Master Teaching

a blog for teachers who follow the Master Teacher

His Name be ever blessed

Daniel.jpgAfter being carted off to captivity and possibly made a eunuch, Daniel’s career was bookended by death threats. In between, he prospered but only while navigating enemy territory. He also hobnobbed with kings though never sure where their capriciousness might land him next. In this messy mix of ups and downs, Daniel’s life motto seemed to be, “God gives, God takes. God’s name be ever blessed.”[1]

Early on Daniel and his three companions were given “knowledge and understanding of all kinds of literature and learning” (1:17),[2] but they didn’t rest on their laurels. Instead they gave Yahweh’s gift back, or so it seems. If they’d been lazy or irresponsible, I doubt their guard would have risked his life for their dietary restrictions.[3] If they’d felt disgruntled or entitled, I can’t imagine Nebuchadnezzar finding them “ten times better than all the magicians and enchanters in his whole kingdom” (1:20).

Daniel was also granted favor, and then he must have labored to be worthy of this second gift. He impressed equals, low-level managers, and a lineup of kings who rewarded him with a procession of powerful positions. Had he been disrespectful or disloyal, I doubt his head would have stayed on his body long enough to be appointed head of anything.

Yahweh also gave Daniel skill, not just the ability to interpret dreams but also to maneuver difficult situations with “wisdom and tact” (2:14). Then, even in the face of death, Daniel returned skill with honor. From routine matters of food and drink to daily prayer, he obeyed in spite of potentially deadly consequences. With execution looming, he not only took time to praise Yahweh before rushing off with the saving answer, but he also made Him the star of the interpretation narrative (chapter 2). Challenge or success, he gave honor where it was due.

Yahweh gave; He took; and Daniel “so distinguished himself among the administrators and the satraps by his exceptional qualities that the king planned to set him over the whole kingdom” (6:3). When his jealous co-workers tried to fault his work ethic, “they could find no corruption in him, because he was trustworthy and neither corrupt nor negligent” (6:4). In the end, they determined they’d never find anything against him unless it related to Yahweh’s law. And then, not for the first time, one of Daniel’s bosses praised his God:

I issue a decree that in every part of my kingdom people must fear and reverence the God of Daniel. For he is the living God and he endures forever; his kingdom will not be destroyed, his dominion will never end (6:26).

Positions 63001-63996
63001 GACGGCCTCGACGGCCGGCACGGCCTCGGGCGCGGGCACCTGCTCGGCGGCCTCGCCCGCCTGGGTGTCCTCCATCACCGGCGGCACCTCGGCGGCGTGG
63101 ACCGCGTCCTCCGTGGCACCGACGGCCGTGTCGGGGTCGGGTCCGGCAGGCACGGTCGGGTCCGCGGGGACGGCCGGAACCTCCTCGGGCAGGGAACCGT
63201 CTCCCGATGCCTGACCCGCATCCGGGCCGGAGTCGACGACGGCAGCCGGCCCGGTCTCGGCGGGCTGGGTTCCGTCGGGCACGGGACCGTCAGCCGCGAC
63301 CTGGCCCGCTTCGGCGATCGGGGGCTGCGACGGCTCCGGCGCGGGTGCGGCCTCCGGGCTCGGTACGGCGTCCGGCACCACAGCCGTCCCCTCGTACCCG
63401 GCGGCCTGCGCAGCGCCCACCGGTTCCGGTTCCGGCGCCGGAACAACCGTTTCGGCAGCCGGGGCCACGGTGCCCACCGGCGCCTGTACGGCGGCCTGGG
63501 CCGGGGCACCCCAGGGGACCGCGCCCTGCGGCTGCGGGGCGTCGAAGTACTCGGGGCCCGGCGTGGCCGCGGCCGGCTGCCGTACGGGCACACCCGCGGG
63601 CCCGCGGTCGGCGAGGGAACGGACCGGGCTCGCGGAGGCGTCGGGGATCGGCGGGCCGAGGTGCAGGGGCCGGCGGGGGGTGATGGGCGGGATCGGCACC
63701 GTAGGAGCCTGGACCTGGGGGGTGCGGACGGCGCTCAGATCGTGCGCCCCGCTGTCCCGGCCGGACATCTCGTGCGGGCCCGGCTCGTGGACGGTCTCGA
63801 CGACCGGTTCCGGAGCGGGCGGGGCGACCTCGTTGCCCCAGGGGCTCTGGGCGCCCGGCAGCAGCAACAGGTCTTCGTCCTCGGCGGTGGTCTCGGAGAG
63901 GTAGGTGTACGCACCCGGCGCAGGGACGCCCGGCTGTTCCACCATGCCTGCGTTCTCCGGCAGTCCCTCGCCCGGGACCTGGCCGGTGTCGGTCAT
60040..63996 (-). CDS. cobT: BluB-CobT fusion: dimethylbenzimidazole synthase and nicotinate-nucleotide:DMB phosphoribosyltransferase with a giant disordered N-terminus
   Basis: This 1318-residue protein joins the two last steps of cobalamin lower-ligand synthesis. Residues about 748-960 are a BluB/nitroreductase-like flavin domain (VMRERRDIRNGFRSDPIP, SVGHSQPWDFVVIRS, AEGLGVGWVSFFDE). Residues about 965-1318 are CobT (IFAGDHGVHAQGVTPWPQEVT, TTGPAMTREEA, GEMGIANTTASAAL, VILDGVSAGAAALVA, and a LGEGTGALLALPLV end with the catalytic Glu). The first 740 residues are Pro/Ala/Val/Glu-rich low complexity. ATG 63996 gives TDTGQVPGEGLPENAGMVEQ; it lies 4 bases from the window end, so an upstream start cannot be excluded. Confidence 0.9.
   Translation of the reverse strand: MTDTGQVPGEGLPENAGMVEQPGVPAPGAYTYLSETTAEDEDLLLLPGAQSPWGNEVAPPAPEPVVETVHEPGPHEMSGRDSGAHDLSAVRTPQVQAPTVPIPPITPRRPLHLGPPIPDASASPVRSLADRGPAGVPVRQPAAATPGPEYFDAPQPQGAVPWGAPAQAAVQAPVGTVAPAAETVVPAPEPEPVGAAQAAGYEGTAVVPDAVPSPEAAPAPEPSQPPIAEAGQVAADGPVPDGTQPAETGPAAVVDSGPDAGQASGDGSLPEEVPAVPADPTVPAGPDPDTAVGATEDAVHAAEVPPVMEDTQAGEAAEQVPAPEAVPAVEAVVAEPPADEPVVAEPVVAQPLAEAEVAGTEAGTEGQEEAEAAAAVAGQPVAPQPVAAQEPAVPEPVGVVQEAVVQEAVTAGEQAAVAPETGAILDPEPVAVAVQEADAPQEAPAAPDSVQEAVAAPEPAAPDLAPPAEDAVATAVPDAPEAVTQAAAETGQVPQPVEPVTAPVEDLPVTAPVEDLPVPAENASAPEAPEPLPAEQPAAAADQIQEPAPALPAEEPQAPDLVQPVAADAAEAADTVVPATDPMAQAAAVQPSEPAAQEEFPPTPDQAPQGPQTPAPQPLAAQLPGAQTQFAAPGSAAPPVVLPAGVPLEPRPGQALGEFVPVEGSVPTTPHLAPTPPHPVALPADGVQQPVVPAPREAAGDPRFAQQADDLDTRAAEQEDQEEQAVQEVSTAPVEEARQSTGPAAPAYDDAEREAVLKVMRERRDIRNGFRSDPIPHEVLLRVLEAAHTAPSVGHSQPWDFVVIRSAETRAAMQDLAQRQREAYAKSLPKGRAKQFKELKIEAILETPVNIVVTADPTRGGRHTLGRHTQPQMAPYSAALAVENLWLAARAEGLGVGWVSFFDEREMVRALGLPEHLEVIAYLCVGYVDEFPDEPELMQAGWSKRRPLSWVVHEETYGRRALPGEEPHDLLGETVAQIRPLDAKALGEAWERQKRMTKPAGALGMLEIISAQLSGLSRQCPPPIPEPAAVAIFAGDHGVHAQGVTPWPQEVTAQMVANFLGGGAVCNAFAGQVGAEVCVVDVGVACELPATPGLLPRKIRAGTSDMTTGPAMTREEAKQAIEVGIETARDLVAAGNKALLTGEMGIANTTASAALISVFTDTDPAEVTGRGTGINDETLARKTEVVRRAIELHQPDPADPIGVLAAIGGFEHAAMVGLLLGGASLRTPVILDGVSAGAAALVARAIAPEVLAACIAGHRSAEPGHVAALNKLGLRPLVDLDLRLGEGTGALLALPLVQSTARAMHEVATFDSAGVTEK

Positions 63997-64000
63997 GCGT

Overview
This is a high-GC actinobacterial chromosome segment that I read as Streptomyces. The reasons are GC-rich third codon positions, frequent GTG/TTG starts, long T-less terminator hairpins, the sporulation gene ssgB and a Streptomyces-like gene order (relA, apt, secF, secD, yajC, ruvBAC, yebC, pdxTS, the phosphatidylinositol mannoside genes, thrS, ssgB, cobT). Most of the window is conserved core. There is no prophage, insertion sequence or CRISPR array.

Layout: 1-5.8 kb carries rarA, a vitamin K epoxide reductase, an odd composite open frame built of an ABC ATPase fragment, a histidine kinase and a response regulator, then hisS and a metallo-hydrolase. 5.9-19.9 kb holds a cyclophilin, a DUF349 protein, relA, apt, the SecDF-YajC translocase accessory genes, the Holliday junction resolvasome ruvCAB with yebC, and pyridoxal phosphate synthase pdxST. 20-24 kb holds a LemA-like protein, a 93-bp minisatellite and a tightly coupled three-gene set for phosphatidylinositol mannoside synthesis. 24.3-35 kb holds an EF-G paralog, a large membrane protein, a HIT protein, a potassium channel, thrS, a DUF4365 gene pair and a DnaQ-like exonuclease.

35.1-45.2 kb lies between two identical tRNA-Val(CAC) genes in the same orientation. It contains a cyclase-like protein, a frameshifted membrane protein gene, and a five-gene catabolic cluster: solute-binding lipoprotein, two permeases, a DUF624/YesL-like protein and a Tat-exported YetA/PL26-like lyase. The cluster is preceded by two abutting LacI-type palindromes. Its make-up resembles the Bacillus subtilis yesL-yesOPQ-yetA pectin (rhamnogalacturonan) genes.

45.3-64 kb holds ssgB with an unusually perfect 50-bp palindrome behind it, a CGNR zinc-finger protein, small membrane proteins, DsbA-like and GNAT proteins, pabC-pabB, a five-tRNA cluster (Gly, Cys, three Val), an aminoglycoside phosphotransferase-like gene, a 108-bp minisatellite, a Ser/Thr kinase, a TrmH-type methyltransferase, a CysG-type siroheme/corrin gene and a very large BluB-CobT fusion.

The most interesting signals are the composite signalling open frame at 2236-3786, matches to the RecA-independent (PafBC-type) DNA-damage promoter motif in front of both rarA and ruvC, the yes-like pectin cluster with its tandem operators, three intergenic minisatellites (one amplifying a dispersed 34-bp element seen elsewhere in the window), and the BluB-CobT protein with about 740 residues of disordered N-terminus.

In spite of the messy mix of ups and downs in your profession, don’t you hope Daniel’s legacy becomes yours?

By her exceptional qualities and hard work, she so distinguished herself among students and colleagues that school leaders honored her. She was faithful, always responsible, and completely trustworthy. Even those who would accuse her of doing wrong could find no fault in her except to say that she was too committed to the Master Teacher. In fact, they couldn’t help but honor Him as King of kings.[4]

Yahweh gives; He takes; His name be ever blessed!

[1] Job 1:21, The Message.
[2]Unless otherwise noted, quotes are from the New International Version.
[3] I’m assuming that if the chief official’s life was in danger so also were the lives of Daniel, his companions, and their guard.
[4] This is adapted from Daniel 6. Both the New International Version and the New Living Translation were used.

Further exploration

What’s your perspective?

  • What do you learn from Daniel’s experiences and life motto?
  • How does his legacy inspire you in your teaching?

Photo Credit: notfrancois via Compfight cc

6 comments on “His Name be ever blessed

  1. Julie Prentice
    July 1, 2015

    Valuable thoughts and insights (again!). It’s been awhile since I’ve been reminded of this example of integrity and work ethic and sovereignty. Isn’t it so easy to focus on what is going wrong in a situation instead of what one can do right in that situation.


    • Melissa
      July 2, 2015

      The human condition, right? We’re natural complainers. At least I am! I’ve thought a lot about Daniel as I worked on this post and how he had so little control over things that weren’t just temporary inconveniences. I’ve decided it’s a good practice, when I’m feeling sorry for myself, to ponder the lives of the Old Testament prophets. 🙂


  2. Ken Smith
    July 2, 2015

    A particularly interesting use of the Daniel 6 passage at the end!


    • Melissa
      July 2, 2015

      I’m glad to know my “personal Bible scholar” approves. 😉


  3. Carolyn Stent
    July 2, 2015

    Thanks, Melissa, for the challenge! That is definitely my desire.


    • Melissa
      July 2, 2015

      And under His favor, you are succeeding!! 🙂


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This entry was posted on July 1, 2015 by in ancient models for teachers, Melissa K. Smith.



Photo Credit: Eric Fischer via Compfight cc
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